The impact of hypoxia on B cells in COVID-19

10.1016/j.ebiom.2022.103878

eBioMedicine

Contributing to research themes:

Background

Prominent early features of COVID-19 include severe, often clinically silent, hypoxia and a pronounced reduction in B cells, the latter important in defence against SARS-CoV-2. This presentation resembles the phenotype of mice with VHL-deficient B cells, in which Hypoxia-Inducible Factors are constitutively active, suggesting hypoxia might drive B cell abnormalities in COVID-19.

Methods

Detailed B cell phenotyping was undertaken by flow-cytometry on longitudinal samples from patients with COVID-19 across a range of severities (NIHR Cambridge BioResource). The impact of hypoxia on the transcriptome was assessed by single-cell and whole blood RNA sequencing analysis. The direct effect of hypoxia on B cells was determined through immunisation studies in genetically modified and hypoxia-exposed mice.

Findings

We demonstrate the breadth of early and persistent defects in B cell subsets in moderate/severe COVID-19, including reduced marginal zone-like, memory and transitional B cells, changes also observed in B cell VHL-deficient mice. These findings were associated with hypoxia-related transcriptional changes in COVID-19 patient B cells, and similar B cell abnormalities were seen in mice kept in hypoxic conditions.

Interpretation

Hypoxia may contribute to the pronounced and persistent B cell pathology observed in acute COVID-19 pneumonia. Assessment of the impact of early oxygen therapy on these immune defects should be considered, as their correction could contribute to improved outcomes.

Author list:

Affiliations

  1. Cambridge Institute of Therapeutic Immunology and Infectious Disease, Jeffrey Cheah Biomedical Centre, University of Cambridge, Cambridge CB2 0AW, United Kingdom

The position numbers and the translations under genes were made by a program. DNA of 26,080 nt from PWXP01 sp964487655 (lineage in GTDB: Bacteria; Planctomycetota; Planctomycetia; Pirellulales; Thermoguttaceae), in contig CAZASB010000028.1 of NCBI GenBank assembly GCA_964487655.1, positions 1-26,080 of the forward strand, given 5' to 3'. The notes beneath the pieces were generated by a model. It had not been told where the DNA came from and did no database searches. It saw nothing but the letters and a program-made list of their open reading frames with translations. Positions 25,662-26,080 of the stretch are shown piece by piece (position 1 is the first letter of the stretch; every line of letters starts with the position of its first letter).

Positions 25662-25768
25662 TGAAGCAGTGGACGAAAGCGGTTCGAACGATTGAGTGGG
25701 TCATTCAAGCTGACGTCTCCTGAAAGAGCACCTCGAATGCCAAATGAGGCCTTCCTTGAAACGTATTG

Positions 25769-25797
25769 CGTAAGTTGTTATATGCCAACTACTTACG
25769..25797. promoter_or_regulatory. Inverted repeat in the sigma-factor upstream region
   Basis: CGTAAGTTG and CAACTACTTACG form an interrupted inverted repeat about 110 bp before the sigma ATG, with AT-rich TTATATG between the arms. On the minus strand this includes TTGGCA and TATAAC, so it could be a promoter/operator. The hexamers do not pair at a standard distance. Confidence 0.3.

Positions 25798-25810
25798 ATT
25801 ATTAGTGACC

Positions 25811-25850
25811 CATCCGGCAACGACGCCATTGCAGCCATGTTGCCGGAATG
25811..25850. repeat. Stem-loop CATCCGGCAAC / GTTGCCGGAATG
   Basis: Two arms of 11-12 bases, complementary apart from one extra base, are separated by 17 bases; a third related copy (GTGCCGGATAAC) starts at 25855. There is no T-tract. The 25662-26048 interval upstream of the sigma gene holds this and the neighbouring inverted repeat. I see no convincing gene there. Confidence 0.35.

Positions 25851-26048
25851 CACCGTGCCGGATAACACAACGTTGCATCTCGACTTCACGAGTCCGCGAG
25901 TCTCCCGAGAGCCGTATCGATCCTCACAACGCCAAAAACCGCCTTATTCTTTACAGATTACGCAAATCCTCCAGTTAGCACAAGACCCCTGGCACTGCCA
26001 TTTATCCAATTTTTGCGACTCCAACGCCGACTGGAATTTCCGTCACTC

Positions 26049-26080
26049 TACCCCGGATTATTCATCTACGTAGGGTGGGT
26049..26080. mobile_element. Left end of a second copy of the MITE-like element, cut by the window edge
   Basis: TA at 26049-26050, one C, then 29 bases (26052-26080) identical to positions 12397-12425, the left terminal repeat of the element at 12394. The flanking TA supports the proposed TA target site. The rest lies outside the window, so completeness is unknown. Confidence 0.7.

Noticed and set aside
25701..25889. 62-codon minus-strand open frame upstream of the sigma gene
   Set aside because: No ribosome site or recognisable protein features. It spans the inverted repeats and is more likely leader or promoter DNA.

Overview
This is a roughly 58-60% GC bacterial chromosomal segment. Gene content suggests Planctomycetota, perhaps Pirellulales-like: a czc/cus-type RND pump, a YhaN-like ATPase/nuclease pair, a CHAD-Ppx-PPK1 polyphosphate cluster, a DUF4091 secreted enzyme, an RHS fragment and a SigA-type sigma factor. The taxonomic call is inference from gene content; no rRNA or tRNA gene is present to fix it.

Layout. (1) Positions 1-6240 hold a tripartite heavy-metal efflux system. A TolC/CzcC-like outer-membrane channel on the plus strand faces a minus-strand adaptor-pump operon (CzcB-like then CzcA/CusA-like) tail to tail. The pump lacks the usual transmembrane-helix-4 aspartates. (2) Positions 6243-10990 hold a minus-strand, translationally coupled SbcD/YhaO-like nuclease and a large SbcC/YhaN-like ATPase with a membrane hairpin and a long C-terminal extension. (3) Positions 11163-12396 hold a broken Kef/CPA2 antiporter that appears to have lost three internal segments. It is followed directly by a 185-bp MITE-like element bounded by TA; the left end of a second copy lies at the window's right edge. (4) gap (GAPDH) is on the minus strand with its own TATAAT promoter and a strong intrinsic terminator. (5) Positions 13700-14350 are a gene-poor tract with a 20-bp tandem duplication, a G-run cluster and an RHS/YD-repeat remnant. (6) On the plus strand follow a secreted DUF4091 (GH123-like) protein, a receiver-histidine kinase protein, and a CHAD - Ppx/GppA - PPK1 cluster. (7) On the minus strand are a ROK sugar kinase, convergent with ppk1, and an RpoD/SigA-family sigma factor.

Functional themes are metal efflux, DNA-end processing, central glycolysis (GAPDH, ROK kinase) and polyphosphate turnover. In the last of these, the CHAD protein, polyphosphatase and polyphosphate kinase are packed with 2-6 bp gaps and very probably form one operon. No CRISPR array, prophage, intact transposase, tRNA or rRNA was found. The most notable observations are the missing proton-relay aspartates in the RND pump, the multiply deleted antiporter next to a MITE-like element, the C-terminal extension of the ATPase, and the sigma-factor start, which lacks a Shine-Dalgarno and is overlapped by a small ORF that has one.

2. Department of Medicine, University of Cambridge School of Clinical Medicine, Cambridge CB2 0QQ, United Kingdom
  3. Cambridge Institute for Medical Research, University of Cambridge, The Keith Peters Building, Cambridge Biomedical Campus, Cambridge
  4. Cellular Genetics, Wellcome Sanger Institute, Hinxton. United Kingdom
  5. Cancer Research UK - Cambridge Institute, Robinson Way, Cambridge CB2 0RE, United Kingdom
  6. EMBL-EBI, Wellcome Genome Campus, Hinxton, United Kingdom
  7. Department of Haematology, Wellcome & MRC Cambridge Stem Cell Institute, University of Cambridge, Cambridge CB2 0AW, United Kingdom
  8. Heart and Lung Research Institute, Cambridge Biomedical Campus, Cambridge CB2 0QQ, United Kingdom
  9. NIHR BioResource, Cambridge University Hospitals NHS Foundation, Cambridge Biomedical Campus, Cambridge CB2 0QQ, United Kingdom

Authors

Prasanti Kotagiri1,2 Federica Mescia1,2 Aimee L. Hanson1,2 Lorinda Turner1,2
Laura Bergamaschi1,2 Ana Peñalver3 Nathan Richoz1,2,4 Stephen D. Moore2
Brian M. Ortmann1,2 Benjamin J. Dunmore2 Michael D. Morgan5,6 Zewen Kelvin Tuong1,2,4 Cambridge Institute of Therapeutic Immunology and Infectious Disease-National Institute of Health Research (CITIID-NIHR) COVID BioResource Collaboration, Berthold Göttgens7
Mark Toshner2,8 Christoph Hess1,2 Patrick. H. Maxwell2,3 Menna. R. Clatworthy1,2,4
James A. Nathan1,2 John R. Bradley2,9 Paul A. Lyons1,2 Natalie Burrows2,3* and
Kenneth G.C. Smith1,2*